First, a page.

Original Shows – A New Battlefield For Tech Companies

After iPhone X launched, Apple caught attentions again by its giant deal with Mr. Spielberg’s Amblin Television and Universal Television, a unit of Comcast Corp.’s NBCUniversal, to make new episodes of “Amazing Stories,” a science fiction and horror anthology series that ran on NBC in the 1980s.


The budget for “Amazing Stories” will be significantly more than $5 million an episode, higher than most broadcast shows but on par with budgets of high-end shows on Netflix, HBO and some cable networks, according to an executive involved in the project.

In the recent years, a tendency shows that more and more giant tech companies are moving their steps into Hollywood. Like Apple did, Facebook is signaling that’s ready to spend a bundle on original TV-style content — upwards of a billion bucks in the next year, according to an anonymously sourced report in the Wall Street Journal. Netflix owned by Amazon, has inspired Original Shows development among video stream platforms in 2013 by its successful show – House of Cards. Young video service provider Hulu.com has made its great show – The Handmaid’s Tale which just won 5 prizes from the 69th Emmy Award.


It is very obvious that all these tech companies want to make their networks much tighter. The business cycle is turning around from the start again: the platform seems to become not enough for maintaining users. Instead, the content will finally be the key to win the users back.

The benefits of investing TV shows are quite apparent:

1. Enlarge the ecosystem of the platform

Apple’s efforts on their ecosystem can be seen from the age of iPod. iTunes is like a prototype to enlarge the ecosystem from Apple. The users can download music, listen to the radio and podcast on their iPods. To some extent, iTunes has provided the users more access to contents. Later, products like Apple Music and Apple TV, are trying to enlarge the ecosystem to music lovers and movie lovers. Therefore, original TV shows are valuable in the ecosystem for attracting more users and keep the current ones, especially for Apple TV.

I assume the same strategies behind Amazon and Netflix. Currently, Netflix and Amazon memberships are separate. However, Amazon has been putting its foot into enlarging their ecosystem that they have developed Amazon Prime Video and released Fire TV to compete with Apple. One day if Netflix and Amazon share one membership, the network effects are pretty strong and solid.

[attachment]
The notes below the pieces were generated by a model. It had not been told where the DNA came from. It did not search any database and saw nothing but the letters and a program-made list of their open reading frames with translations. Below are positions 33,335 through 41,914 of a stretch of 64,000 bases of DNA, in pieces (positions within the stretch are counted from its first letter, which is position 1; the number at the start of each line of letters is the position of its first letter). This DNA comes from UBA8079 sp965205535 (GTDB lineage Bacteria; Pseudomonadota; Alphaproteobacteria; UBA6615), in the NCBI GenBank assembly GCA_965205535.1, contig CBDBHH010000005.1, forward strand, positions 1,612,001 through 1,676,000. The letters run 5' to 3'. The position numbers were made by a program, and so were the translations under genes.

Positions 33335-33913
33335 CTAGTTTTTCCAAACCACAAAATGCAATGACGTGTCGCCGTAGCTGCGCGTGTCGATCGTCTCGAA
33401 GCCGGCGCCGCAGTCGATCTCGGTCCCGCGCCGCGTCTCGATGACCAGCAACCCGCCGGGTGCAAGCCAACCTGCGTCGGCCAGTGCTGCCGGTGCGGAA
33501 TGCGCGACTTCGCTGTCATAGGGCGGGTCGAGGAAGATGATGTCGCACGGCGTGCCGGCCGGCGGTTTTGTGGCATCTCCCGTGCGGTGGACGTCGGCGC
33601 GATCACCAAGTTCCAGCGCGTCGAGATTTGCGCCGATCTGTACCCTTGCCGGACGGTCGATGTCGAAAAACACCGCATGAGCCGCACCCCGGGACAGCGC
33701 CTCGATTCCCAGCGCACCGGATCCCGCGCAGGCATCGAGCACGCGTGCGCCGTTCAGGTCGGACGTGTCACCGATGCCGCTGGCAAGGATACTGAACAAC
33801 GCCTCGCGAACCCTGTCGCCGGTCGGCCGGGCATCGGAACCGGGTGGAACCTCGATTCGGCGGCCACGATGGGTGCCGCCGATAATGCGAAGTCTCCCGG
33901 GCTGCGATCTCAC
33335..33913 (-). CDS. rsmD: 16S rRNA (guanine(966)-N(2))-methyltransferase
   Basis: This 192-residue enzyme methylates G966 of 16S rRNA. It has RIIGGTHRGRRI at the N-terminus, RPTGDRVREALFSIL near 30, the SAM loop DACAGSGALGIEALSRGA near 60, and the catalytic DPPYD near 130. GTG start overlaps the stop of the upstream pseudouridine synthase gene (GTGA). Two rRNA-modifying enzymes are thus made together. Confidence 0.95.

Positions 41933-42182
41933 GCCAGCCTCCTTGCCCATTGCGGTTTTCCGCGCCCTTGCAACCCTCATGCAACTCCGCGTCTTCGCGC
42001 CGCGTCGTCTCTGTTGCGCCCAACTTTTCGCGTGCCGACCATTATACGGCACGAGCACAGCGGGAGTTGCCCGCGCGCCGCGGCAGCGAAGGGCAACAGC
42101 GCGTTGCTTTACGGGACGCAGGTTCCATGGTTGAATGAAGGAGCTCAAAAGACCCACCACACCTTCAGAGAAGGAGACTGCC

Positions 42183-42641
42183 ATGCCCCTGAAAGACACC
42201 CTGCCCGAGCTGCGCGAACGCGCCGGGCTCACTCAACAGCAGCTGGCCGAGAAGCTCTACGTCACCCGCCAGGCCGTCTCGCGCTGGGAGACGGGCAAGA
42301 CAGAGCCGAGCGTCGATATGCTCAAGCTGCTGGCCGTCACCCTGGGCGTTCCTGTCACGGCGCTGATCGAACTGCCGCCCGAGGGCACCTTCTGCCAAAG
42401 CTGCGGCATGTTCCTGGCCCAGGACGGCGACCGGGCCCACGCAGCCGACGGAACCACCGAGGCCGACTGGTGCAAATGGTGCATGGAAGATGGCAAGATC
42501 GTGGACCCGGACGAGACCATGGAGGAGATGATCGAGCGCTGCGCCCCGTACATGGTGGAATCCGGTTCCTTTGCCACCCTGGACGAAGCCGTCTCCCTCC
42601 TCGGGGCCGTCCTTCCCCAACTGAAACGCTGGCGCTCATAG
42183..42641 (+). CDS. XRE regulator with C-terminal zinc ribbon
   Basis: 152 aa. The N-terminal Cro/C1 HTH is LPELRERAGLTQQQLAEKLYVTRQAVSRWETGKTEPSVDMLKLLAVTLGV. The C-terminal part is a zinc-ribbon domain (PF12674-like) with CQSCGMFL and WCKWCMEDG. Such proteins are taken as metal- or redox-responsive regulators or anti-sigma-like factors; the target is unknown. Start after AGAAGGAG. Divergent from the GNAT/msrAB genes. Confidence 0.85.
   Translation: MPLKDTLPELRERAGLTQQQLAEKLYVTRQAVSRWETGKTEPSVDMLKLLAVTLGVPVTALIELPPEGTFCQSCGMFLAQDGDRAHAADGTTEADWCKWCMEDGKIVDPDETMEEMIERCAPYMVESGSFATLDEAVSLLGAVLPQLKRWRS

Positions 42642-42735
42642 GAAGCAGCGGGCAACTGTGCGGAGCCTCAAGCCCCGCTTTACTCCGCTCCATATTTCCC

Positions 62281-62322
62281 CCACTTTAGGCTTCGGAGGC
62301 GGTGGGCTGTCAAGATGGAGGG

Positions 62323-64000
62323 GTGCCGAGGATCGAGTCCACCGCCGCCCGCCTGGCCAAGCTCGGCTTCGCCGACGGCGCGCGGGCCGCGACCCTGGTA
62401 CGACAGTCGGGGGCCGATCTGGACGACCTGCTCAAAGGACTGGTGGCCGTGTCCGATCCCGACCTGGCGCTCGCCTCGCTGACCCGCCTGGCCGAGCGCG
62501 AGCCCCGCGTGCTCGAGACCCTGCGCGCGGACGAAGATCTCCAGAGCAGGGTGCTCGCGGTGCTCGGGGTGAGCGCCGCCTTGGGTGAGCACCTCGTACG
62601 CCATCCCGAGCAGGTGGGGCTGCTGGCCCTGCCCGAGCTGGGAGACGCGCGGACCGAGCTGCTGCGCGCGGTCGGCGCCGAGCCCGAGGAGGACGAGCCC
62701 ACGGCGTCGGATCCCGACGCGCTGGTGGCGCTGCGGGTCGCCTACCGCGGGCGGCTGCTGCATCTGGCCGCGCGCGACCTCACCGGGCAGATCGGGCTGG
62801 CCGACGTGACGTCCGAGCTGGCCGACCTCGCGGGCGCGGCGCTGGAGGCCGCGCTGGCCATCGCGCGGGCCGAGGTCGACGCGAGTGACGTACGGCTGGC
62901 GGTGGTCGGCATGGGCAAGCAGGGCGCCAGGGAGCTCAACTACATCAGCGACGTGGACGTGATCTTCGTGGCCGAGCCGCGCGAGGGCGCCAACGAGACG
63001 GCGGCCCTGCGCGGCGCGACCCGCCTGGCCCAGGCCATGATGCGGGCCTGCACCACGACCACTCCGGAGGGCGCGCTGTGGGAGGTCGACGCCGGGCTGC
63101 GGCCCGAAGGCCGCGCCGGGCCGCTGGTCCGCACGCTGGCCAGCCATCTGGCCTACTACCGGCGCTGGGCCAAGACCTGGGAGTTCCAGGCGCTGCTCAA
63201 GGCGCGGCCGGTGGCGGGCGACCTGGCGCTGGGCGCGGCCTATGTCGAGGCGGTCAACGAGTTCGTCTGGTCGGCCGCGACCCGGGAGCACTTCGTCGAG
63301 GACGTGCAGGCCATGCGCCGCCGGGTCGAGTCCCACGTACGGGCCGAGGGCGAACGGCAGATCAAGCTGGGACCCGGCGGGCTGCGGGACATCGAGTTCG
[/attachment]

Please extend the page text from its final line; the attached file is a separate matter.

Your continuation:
2. Strengthen the network effects

The good example here is the legendary case of HBO creating Games of Thrones. Although HBO was not in a digital business before, it has succeeded to create new networks among HBO audience. The success of Games of Thrones has leaded HBO to move the core business to video stream instead of cable. Despite having millions of fewer subscribers, HBO’s operating income for 2013 was $1.8 billion, compared to $228 million for the year at Netflix. The video stream model, together with the show, has brought HBO huge amount of younger customers and made its networks of the audience more loyal by combining the platform of cable and online.


3. Content is future

As I claimed before, content again becomes the key to attract and maintain the users cause it is harder to imitate. Platform building costs time but it lacks protection from the idea stealing. On the contrary, TV shows have copyrights and relevant legal terms to guarantee its uniqueness. Imitation game is not strange in the digital world: Messaging Apps, E-Commerce, Video Stream model… etc. Nonetheless, TV shows have a chance to stand out for it is more close to art.

To sum up,  Silicon Valley’s battle in TV shows just started. As an audience, I believe the winner actually will be the public for the battle is going to bring us more great shows!

Statistics of Original Shows in 2016:








  1. sherricheng5 · ·

    Really cool post! I think you brought up many great points. I think that the future definitely rests in content, and it will be interesting to see what the big tech companies will do to differentiate themselves from one another. I wonder what implications this will have on traditional cable/TV companies. As more people start to watch content on their smartphones and mobile devices, less will watch content on television. I think that any company that wants to succeed in the future should shift their attention on how to make their content the most easily accessible to the viewers.

  2. mgiovanniello · ·

    These are all great points. I’ve always been a bit puzzled as to why all these tech companies are racing each other to invest in original content — this article definitely clears up my confusion. This also goes back to one of our first classes, where @geraldckane argued that content is what keeps people coming back to Facebook (and social in general) and is the driving force of user engagement. I don’t think Amazon and Netflix would necessarily work well as a merger — the competition between them now is fierce, and the end-result, like you mentioned, benefits us consumers greatly. Great post!